Friday, June 17, 2011

The Value of Education as Espoused by Dr. Jose Rizal

By:  Gilbert M. Forbes
       DepEd, Quezon

Rizal is such a wise visionary to think and suggest that education is the answer to emancipate our country men from bondage.  It is for this reason that he didn’t favor revolution in his time because he should have envisioned that even when we successfully defeat the Spaniards and became independent, the system will not change, only the ones that runs it. 

Decades later, President Manuel L. Quezon during his struggle for Philippine independence from the Americans said that it’s better for the Philippines governed like hell by Filipinos themselves than by a colonial power (the US). As if he has the gift of prophecy, it happens.  We are certainly governed like hell by our country men.

And it happens because though we are considered one of the most educated in Asia, there are sorts of mis-education and lapses worsen by a considerably high functional illiteracy and illiteracy for more than a century.  (Click and see Edukasyon Bilang Daan sa Pagwawasto sa Kamalian ng Nakalipas)

At present, aside from new curriculum directions in education which seek to correct the considerably very low level of abstraction capability of the Filipinos by developing higher order thinking skills among our young generation, we are pushing for universal education by 2015.  The government is also pushing for the K+12 Program which though is earning negative reactions in some quarter will help correct errors in education that has brought about negative mindset and perspective.

Negative mindset and perspective and lack of abstraction or higher order thinking capabilities are the very reason why we have bad governance and backward economy.  Through the years, we have been exploited by our own rich and powerful fellow men because of our indolence.  Many opportunities have remained untapped just because we lack the necessary know how and skills or we tend to disregard what is important, necessary and needed because we believe other wise.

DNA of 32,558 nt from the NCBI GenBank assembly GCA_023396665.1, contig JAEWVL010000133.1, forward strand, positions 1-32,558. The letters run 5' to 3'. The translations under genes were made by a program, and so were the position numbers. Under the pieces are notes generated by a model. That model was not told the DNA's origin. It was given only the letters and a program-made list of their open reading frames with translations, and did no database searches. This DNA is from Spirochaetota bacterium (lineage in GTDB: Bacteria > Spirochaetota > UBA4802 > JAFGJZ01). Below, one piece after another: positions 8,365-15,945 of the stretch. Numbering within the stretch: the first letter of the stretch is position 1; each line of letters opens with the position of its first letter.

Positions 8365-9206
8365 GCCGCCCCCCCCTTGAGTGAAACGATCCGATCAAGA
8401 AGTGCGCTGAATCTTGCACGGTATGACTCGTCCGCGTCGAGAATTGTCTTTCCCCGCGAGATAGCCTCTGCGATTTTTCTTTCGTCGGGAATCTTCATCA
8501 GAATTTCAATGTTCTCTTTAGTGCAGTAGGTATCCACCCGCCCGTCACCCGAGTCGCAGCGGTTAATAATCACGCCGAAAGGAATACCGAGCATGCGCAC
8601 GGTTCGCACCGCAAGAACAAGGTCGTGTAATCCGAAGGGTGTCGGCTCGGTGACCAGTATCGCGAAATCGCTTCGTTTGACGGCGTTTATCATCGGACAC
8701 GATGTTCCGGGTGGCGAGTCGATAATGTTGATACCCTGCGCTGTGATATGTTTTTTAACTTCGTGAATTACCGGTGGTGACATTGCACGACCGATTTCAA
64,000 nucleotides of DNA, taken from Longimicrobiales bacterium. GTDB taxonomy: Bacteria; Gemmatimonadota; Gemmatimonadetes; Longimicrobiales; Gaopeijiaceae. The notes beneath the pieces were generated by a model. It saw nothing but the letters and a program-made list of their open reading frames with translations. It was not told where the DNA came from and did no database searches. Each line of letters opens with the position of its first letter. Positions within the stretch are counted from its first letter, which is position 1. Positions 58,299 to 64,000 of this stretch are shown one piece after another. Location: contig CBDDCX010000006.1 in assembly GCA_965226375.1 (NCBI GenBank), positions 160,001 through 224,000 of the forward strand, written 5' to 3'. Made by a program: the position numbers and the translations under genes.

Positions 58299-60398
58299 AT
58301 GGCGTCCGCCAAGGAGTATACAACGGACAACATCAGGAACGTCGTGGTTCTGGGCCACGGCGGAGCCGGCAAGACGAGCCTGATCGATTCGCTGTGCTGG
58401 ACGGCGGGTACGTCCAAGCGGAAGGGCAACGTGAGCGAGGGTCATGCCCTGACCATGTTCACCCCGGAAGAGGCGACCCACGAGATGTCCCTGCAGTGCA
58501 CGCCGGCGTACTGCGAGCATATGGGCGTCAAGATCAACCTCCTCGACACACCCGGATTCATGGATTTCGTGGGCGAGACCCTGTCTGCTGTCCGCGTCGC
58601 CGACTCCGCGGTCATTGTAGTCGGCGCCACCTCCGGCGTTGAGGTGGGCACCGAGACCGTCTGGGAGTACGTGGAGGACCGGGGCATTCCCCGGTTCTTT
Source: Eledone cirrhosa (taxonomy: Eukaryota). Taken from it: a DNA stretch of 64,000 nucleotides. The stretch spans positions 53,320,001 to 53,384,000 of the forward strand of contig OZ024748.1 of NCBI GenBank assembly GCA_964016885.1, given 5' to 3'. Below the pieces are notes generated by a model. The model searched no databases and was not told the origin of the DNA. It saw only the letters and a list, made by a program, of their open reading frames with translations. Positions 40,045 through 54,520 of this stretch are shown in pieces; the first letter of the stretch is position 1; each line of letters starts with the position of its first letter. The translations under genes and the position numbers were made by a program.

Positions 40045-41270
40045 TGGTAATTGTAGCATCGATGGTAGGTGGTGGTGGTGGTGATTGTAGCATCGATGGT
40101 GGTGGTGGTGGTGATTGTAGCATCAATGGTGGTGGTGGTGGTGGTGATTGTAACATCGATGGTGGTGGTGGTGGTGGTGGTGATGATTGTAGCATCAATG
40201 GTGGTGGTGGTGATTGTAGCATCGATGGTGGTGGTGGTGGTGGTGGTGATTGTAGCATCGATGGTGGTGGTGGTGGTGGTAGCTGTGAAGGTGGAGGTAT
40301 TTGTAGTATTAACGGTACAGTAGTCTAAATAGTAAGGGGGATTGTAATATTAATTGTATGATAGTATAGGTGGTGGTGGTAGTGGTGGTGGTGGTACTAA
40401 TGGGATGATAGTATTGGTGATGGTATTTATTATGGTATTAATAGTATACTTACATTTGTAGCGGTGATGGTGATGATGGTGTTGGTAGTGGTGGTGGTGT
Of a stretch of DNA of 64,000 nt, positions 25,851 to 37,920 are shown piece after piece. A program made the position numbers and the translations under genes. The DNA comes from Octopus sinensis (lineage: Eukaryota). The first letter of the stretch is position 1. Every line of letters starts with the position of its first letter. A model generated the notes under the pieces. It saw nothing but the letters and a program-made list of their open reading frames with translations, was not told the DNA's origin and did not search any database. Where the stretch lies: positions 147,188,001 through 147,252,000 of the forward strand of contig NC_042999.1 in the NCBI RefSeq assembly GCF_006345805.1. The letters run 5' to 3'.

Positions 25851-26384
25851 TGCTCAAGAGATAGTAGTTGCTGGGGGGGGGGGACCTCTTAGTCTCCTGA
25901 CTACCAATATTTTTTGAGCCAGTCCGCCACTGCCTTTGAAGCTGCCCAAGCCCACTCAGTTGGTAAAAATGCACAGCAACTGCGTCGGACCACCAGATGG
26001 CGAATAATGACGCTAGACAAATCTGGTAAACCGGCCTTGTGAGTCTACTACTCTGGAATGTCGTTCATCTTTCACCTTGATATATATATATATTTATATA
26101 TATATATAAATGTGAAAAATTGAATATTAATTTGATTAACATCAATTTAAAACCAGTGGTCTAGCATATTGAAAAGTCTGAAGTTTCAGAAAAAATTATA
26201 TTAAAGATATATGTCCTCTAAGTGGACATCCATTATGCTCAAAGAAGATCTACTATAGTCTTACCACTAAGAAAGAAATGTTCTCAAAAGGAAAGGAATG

In “La Instruccion,” Rizal wrote "...Instead of novenae...and mysteries (referring to the traditional education being given by the friars then) that serve neither to foment or awaken faith nor to make one a Christian in the true meaning of the word, if it is desired to make of him not the friend of praying and murmuring words without reflecting on them or believing in them, but the man who believes, works and loves his fellowmen; instead of these textbooks, we repeat, could they not give to the child simple books on morals, on the geography and history of the Philippines and above all a good treatise on agriculture but written in the language he speaks, since the immense majority of the people are engaged in working and cultivating the soil and raising cattle, inasmuch as the country is very suitable for these?

"...This modest and almost rudimentary education would be enough to awaken in the pupils ideas of education and progress, and the people, the rulers and even religion would gain much, for thus would disappear superstition, routine, crass ignorance and certain customs which would be immoral were they not the offspring of extreme innocence and candor. There are books on true and sane morals as well as little compendiums of history and geography and treatises on agriculture adapted to the country. What does it cost to translate them and disseminate them in the public schools for those unfortunate children who cannot go to better schools in order to get a more useful education?

"Let us cease to be empirical and routinary. Let us learn to progress. Let us seek the direct good, for life is short and the mission of man is great. Let everyone fulfill his duties and obligations in the sphere in which he lives, not only for the sake of complying with and not failing the mandate, but to do good and to help in the common task of suffering and progressive humanity."

True enough, we need to revolutionize education and try various ways to correct the mis-education and lapses of the past.  And it involves every body, rich and poor alike.

(Mr. Gilbert M. Forbes had his Bachelors Degree and MA in Educational Management (CAR) from the Philippine Normal University.  A campus paper adviser and trainer for 13 years.  Currently, he is a school principal in one of the central schools in the Division of Quezon.) 
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